I guess I should start this blog with a short history of me and running. I started out on the mean streets of Owlsmoor in 2015 with the NHS couch to 5k app weighing in around 21 stone. After a few tough months I was able to actually run 5k. My eldest daughter and I ran the Frimley Park Jingle Jog from which we laughed about doing a 10k. 6 months later we finished our first 10k race and the next joke was doing a half marathon. My daughter was too young to run a half, so in 2017 I ran Reading, following the 2:20 pacer but watching him vanish around mile 9 and finishing in 2:27 then stumbling home. Just after Reading, I was in London to see a friend of mine – Mel Belsdon, run the London Marathon for the TV program “Mind Over Marathon”, and I told her that if she finished a marathon then so would I.
After a chat with Sophie Le Saux on a Wednesday night SJ run last November, she sent me details of a Black Friday deal for the Manchester Marathon, so being a tight northern lad I signed up!
My training went really well!! About 2 months prior to the marathon, I finished a 16 miler and was looking good for the race. The next weekend we had snow and the paths were covered! I decided not to risk an injury and run intervals on my treadmill on which I pulled my Achilles. I struggled to walk (never mind run) for a few weeks but 3 weeks before Manchester with the help of some KT Tape, I got 20 miles in and I knew I could do it.
My Marathon weekend started with a drive up to my wife’s parents in Doncaster. I decided I needed to take the day after the Marathon off for recovery, but my wife needed to work the Monday, so I would be in Manchester on my own. Initially I felt pretty disappointed about this but I realised that I’ve spent so much time running on my own it wouldn’t make an awful lot of difference her not being there. I did tell my wife that I’d record a mile-by-mile “video log” for her. I’ve linked this here
On to the marathon… I woke up at 5:20am, had a bowl of porridge with honey and chia seeds, packed my kit and set off to my pre-paid parking. I arrived about 7:30 and had to queue for 40 minutes to park, then spent until 5 minutes before start time queuing for the toilet! Thankfully I was really close to my starting position and in a couple of minutes we were moving.
I crossed the line and started my Garmin live track so my family could follow my progress around the course and started my watch then I was away. I made a point of keeping my pace above 12 minute miles and not get carried away with the great support. The atmosphere was fantastic for the first few miles, lots of people cheering us on and some fantastic music blaring out. Around mile 3 there was a choir singing “don’t look back in anger” which is a favourite of mine.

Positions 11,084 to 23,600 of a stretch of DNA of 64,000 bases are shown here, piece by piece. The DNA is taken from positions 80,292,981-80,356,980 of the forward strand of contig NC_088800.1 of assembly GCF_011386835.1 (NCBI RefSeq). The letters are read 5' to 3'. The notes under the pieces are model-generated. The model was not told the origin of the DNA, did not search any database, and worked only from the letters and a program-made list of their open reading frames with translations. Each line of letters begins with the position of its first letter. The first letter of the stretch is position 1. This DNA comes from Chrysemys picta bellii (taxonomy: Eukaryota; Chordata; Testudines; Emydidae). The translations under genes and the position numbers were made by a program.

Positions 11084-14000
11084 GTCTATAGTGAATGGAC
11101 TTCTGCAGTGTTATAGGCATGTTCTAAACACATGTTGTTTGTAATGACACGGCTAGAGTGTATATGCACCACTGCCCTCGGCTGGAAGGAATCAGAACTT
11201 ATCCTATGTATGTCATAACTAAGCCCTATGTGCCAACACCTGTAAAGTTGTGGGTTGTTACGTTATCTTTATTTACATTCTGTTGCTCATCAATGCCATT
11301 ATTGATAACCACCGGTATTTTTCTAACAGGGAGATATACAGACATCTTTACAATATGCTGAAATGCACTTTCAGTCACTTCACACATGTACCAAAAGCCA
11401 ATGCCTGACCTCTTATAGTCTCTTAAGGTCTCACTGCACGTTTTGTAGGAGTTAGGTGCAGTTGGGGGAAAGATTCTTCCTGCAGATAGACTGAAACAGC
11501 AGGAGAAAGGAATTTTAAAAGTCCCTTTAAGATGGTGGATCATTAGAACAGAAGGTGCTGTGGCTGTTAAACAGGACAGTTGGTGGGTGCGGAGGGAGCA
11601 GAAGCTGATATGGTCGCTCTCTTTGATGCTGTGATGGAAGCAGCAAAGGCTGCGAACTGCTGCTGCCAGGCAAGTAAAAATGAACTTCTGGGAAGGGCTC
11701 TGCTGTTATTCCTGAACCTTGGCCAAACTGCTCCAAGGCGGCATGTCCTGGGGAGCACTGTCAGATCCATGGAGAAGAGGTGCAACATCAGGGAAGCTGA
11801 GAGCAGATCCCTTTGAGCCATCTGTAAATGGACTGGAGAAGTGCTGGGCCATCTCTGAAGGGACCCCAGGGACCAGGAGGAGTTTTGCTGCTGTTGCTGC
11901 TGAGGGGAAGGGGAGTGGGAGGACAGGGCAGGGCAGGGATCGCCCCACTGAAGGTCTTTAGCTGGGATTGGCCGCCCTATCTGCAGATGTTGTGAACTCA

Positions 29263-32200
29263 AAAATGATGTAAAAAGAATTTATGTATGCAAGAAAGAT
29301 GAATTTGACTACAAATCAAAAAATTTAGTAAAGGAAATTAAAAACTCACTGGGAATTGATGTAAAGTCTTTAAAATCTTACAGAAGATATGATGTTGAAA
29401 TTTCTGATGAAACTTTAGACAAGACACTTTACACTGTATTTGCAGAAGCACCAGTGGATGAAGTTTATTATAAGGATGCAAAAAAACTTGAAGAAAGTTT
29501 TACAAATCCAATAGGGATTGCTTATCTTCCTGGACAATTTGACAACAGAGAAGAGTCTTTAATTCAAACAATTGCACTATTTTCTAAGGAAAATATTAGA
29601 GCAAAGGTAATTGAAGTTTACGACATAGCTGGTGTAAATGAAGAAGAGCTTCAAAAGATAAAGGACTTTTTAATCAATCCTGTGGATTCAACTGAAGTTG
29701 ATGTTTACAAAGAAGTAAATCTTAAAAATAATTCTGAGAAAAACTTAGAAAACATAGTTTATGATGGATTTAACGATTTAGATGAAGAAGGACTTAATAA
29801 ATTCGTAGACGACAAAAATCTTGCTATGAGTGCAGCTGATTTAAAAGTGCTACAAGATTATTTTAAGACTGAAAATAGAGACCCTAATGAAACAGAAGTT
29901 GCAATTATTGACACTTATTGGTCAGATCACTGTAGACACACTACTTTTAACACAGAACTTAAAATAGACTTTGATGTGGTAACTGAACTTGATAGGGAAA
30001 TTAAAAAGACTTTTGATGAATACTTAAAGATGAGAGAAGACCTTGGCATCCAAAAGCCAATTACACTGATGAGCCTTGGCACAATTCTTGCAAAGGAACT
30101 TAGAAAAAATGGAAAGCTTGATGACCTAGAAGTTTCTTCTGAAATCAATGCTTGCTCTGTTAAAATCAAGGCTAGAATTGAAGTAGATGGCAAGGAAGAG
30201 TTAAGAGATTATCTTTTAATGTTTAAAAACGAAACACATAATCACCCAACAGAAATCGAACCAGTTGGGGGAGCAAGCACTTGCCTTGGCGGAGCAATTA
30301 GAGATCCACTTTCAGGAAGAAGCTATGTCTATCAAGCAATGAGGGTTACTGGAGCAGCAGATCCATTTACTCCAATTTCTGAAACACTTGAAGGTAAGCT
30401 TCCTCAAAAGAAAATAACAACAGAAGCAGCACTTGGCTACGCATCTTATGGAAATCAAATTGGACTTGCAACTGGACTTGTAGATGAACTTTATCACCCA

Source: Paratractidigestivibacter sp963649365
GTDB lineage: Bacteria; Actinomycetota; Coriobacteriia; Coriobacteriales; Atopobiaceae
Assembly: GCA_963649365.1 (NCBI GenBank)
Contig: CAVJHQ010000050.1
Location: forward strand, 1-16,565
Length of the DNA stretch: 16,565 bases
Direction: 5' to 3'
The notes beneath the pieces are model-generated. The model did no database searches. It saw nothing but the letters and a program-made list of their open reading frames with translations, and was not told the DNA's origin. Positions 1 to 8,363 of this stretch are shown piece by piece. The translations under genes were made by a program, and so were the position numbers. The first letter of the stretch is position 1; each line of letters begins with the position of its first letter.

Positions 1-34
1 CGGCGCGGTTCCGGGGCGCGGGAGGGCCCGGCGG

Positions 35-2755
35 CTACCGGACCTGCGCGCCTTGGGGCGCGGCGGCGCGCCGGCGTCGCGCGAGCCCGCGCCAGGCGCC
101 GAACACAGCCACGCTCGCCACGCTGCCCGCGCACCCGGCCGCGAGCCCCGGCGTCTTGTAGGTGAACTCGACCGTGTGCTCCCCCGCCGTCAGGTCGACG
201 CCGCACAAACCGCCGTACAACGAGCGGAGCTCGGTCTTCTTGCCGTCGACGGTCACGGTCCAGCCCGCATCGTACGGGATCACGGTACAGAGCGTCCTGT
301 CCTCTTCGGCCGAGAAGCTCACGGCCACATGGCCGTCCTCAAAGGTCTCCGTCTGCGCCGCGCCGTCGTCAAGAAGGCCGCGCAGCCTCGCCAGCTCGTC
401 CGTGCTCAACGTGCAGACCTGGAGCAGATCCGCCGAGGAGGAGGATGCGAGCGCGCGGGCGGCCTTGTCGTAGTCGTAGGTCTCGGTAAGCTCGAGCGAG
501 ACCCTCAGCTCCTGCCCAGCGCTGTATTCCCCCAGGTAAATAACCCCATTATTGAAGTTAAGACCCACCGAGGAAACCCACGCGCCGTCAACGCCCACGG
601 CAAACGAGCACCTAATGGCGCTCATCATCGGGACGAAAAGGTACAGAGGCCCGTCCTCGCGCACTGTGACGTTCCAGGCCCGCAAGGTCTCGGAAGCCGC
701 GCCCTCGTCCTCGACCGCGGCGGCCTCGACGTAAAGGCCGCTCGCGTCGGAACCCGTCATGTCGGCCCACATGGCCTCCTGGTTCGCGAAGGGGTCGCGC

The next mile passed nice and easy and then another runner strikes up a conversion with me! It was Lisa McNally who works with Fiona Slevin-Brown. We had a good chat on and off for about 3 miles, this is one of the really fun things about running, just having a friendly chat with people. Eventually she disappeared ahead and I hit the point where we had a contra flow with the faster runners around mile 9. From the other side of the road I heard a shout of Mark! I saw a red blur which I believe was Jim Laidlaw or maybe the flash!! Either way it made me smile. As I saw the pacers go past I realised the runners coming the other way were probably 2 hours ahead of me and they’d probably be at home on their 3rd beer by the time I crossed the line, but there was still really great support from the crowds on both sides of the road and my pace felt fine.
The 5 hour 30 pacer and his pack of runners passed me around mile 10 and I started to feel a little more tired and I could feel a blister forming on my big toe. I made the mistake of chasing a pacer in my first half at Reading and was taught a valuable lesson. So I forgot about my target time and just focused on ticking off the miles.
By the time I got to mile 12, there was a bit of a hill and everyone around me was walking up it, I thought it would be rude to run passed them all, so I had a little walk too. At this point I started to feel a bit better; I was mostly running, but having a walk on any hills. The miles were starting to tick off ok now, and at mile 15 I was running back down the contra-flow again, but all the crowds had gone and it was very quiet.
This continued for the next few miles and 18 was really tough, my legs were really starting to hurt and I just had to push through. I made it to mile 20 and this was the furthest I’d ever ran, so now it was just a 10k to go. I was still doing my mix of running and walking, although the transition from walking to running was really hurting my legs for the first few steps, which must have been down to tiredness.
The marshal support was fantastic, even when there were very few spectators around they were all geeing us on. I got quite emotional when someone shouted “well done Mark” to me, my chin had a little wobble. The tiredness was really showing now, but it was only a couple of miles and I was over the line.
I dedicated the last mile to my mum and dad and made it over the line in 5 hours 51 minutes and 19 seconds. There are some real positives to being a slow runner, there was no queue for T-shirts, water or the ERDINGER alcohol free larger stand of which I had 2 lovely pints! After what felt like a very long walk back to my car, it was an easy exit and a 90 minute drive back to Doncaster.
Manchester was a great marathon and I’d love to do it again, overall the support was excellent, the Marshalls were fantastic. There was plenty of water stations, gel packs and people offering out sugar treats. I’d recommend Manchester Marathon to anyone wanting a friendly and flat course in a fine northern city!